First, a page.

Options aired for ag­ing bridge in Dun­das

Im­prove­ments sought on 90-year-old King Street West span over Spencer Creek

The Hamilton Spectator - - LOCAL - MARK MCNEIL mm­c­neil@thes­pec.com 905-526-4687 | @Markatthes­pec

It’s a trou­bled bridge over trou­bled wa­ters.

And ob­servers hope that by re­plac­ing the first they can also make some strides at im­prov­ing the se­cond.

The King Street West bridge over Spencer Creek in Dun­das is 90 years old and needs to be re­placed.

“The bridge needs to be fixed. There is no ques­tion about that. The bridge as it is does not meet cur­rent stan­dards,” says Dun­das Coun. Ar­lene VanderBeek.

The project is go­ing through an en­vi­ron­men­tal as­sess­ment process that in­cluded a pub­lic in­for­ma­tion evening Wed­nes­day in Dun­das.

Project man­agers pre­sented four options for deal­ing with the bridge that ranged from do­ing noth­ing (not re­ally a choice when looked at closely), to fix­ing or re­plac­ing the bridge in the same place, to build­ing a new bridge be­side the old one.

The designers like the last op­tion in a project that is ex­pected to cost close to $3 mil­lion. It would al­low the old bridge to be used for traf­fic while the new one gets con­structed. And start­ing anew in a slightly dif­fer­ent lo­ca­tion would al­low greater flex­i­bil­ity in build­ing a more en­vi­ron­men­tally friendly bridge.

En­vi­ron­men­tal­ist Tys Theysmeyer — who at­tended the ses­sion last night — said, “Spencer Creek is the main river of this whole area and it has been long con­strained by the small old bridges.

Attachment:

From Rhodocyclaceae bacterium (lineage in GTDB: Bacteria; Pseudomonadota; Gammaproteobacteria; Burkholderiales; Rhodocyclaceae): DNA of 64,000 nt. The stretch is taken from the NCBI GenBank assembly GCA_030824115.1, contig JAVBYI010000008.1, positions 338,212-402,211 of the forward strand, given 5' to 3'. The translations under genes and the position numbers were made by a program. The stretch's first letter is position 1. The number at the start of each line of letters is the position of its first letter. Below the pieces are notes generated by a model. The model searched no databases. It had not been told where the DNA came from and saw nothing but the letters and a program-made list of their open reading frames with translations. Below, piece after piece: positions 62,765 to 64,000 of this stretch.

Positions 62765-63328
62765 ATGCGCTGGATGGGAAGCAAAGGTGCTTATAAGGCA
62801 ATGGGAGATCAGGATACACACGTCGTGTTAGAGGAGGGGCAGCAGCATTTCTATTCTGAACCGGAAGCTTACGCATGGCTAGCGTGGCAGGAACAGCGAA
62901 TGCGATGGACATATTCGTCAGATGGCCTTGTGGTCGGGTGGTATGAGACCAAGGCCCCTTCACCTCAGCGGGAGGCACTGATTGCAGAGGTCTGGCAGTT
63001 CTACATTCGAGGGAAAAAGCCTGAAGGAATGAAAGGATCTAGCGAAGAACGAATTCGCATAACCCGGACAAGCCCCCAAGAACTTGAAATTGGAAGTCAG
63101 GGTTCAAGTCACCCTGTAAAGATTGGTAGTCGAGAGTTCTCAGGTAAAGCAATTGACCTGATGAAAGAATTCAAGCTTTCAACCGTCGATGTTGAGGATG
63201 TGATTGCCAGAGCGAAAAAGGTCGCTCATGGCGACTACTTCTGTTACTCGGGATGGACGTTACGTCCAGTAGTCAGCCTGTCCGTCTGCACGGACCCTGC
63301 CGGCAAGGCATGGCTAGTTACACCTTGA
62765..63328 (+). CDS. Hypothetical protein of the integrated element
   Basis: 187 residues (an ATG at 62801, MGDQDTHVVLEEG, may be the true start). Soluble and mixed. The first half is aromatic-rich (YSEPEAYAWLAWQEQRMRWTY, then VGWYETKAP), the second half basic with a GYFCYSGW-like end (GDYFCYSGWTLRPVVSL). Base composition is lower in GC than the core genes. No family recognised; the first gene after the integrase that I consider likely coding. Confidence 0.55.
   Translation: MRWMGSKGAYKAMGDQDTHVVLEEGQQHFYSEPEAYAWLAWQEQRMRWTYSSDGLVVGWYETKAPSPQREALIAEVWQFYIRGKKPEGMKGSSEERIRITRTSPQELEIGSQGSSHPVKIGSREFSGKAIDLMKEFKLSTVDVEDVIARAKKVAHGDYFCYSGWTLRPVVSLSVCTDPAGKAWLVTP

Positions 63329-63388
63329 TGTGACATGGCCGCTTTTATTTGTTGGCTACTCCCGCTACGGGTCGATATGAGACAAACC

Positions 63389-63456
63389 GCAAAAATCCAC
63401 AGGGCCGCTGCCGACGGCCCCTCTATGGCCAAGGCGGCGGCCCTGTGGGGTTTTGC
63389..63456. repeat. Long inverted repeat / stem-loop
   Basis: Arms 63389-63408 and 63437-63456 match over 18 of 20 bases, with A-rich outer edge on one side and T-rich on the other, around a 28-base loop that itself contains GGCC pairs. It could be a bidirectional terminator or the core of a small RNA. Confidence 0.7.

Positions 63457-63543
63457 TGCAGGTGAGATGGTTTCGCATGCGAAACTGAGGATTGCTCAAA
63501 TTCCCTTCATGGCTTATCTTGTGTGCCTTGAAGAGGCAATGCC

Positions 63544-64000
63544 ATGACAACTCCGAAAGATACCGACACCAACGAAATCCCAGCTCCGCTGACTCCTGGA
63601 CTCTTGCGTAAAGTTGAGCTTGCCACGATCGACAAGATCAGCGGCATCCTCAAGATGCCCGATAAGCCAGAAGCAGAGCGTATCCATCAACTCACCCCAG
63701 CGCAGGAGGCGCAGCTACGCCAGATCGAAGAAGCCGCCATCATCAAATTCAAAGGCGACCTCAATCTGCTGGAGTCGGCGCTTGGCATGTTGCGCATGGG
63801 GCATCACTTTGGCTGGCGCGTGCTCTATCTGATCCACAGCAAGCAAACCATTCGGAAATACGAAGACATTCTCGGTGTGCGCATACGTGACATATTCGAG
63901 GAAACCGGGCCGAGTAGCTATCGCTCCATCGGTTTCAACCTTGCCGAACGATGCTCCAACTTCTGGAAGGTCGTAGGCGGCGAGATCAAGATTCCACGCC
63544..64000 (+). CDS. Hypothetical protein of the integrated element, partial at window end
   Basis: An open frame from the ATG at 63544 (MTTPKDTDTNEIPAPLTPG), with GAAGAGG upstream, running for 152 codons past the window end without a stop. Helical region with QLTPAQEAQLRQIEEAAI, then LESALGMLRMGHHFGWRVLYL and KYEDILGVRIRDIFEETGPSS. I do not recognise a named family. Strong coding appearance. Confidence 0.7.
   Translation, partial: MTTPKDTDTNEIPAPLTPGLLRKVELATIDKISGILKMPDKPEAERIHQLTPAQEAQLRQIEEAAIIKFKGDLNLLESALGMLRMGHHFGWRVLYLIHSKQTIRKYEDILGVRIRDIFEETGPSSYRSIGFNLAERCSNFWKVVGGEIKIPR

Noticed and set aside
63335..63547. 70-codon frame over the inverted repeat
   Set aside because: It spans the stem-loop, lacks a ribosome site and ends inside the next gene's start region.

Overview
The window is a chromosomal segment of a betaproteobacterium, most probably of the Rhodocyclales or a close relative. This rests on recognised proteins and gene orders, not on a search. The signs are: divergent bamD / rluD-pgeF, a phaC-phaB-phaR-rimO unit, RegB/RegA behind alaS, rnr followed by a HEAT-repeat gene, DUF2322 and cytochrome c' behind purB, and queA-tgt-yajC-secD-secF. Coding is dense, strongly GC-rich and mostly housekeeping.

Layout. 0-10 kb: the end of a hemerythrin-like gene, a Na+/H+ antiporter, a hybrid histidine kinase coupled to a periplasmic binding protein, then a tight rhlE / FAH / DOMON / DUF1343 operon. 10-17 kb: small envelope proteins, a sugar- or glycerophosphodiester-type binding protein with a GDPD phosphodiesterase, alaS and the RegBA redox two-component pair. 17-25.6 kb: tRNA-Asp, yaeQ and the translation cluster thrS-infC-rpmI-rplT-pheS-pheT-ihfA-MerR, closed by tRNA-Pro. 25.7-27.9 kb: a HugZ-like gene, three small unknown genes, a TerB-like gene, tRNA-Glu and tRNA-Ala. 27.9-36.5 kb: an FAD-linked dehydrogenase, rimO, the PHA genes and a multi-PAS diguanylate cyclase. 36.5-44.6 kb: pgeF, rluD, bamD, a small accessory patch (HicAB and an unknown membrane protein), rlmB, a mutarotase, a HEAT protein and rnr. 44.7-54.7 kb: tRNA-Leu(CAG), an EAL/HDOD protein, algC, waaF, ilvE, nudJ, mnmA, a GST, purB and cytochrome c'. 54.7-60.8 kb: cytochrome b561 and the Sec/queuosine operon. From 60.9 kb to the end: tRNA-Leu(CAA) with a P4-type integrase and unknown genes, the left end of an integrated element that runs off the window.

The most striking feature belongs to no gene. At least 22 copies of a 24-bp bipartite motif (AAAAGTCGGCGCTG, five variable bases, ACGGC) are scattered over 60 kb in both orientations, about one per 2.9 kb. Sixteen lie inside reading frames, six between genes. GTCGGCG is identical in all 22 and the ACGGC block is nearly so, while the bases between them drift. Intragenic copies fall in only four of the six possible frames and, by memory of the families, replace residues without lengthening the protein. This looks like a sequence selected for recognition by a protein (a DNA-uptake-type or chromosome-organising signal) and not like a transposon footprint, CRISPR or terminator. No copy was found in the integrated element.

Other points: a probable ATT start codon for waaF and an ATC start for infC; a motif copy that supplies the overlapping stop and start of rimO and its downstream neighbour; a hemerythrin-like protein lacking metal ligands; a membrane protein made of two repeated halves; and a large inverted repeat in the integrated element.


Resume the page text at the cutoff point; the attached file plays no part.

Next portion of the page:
Un­der­neath the bridge, he said, is “ba­si­cally a con­crete chute.” He ex­pects a newly con­structed bridge — built by cur­rent stan­dards — would be more mind­ful of fish habi­tat as well as flood­ing im­pli­ca­tions.

Theysmeyer, who is also head of nat­u­ral lands at the Royal Botan­i­cal Gar­dens, says “it’s ba­si­cally been a fight with the river un­der the bridge. A lot of con­crete has been put in there and it’s re­ally a con­crete chute.

“As well as be­ing use­less as fish habi­tat, it has the worse ef­fect of su­per­cool­ing the wa­ter in the win­ter when it gets cold and gen­er­at­ing ice jams and floods.”

Wayne Ter­ry­berry, of the Hamil­ton Burling­ton Trails Coun­cil, says the bridge is also a “pinch point” for cy­clists and walk­ers — who are poorly ac­com­mo­dated on the nar­row bridge — and hopes the fi­nal design will make it wider.

“I’m re­ally hop­ing to see an im­prove­ment in trail con­nec­tiv­ity be­tween Dun­das up to Greensville. Ba­si­cally, if you live in Greensville and you don’t have a car, you can’t get to Dun­das.”

Theysmeyer, who is also on the trails coun­cil, says the re­con­struc­tion project has the ca­pac­ity to “to turn the bridge into a much friend­lier place to visit whether you are a per­son or a fish.”

But VanderBeek says there are other con­sid­er­a­tions. “I would like them to move the bridge as lit­tle as pos­si­ble. We al­ready have an is­sue with peo­ple go­ing too fast on that hill and I am con­cerned that if they straighten it out too much, peo­ple are go­ing to fly down that hill.”

She hopes the re­con­struc­tion can be done with a min­i­mum im­pact on the nearby Fisher’s Mill Park.

The bridge needs to be fixed. There is no ques­tion about that. The bridge as it is does not meet cur­rent stan­dards. COUN. AR­LENE VANDERBEEK

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